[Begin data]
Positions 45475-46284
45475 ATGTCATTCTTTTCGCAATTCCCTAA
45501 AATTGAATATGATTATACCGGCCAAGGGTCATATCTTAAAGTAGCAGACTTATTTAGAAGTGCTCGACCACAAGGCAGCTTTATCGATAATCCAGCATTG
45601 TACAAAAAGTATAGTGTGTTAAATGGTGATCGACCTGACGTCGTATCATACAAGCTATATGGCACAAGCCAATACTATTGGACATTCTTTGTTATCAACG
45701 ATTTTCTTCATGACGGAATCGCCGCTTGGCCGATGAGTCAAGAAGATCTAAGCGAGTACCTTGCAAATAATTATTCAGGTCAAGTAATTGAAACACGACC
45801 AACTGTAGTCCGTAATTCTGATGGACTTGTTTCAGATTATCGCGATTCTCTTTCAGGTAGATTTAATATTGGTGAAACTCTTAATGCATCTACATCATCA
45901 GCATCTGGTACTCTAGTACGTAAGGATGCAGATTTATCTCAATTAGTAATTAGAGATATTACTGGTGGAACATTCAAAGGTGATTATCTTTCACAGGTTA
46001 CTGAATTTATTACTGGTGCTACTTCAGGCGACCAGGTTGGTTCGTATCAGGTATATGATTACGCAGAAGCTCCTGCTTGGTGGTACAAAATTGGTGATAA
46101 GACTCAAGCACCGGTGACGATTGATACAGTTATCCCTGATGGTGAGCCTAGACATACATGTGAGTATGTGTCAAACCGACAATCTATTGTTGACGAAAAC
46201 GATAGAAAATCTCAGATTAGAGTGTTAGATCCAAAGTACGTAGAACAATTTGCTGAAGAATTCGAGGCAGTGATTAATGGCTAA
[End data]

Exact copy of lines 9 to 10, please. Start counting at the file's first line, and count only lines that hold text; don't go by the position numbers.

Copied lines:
46101 GACTCAAGCACCGGTGACGATTGATACAGTTATCCCTGATGGTGAGCCTAGACATACATGTGAGTATGTGTCAAACCGACAATCTATTGTTGACGAAAAC
46201 GATAGAAAATCTCAGATTAGAGTGTTAGATCCAAAGTACGTAGAACAATTTGCTGAAGAATTCGAGGCAGTGATTAATGGCTAA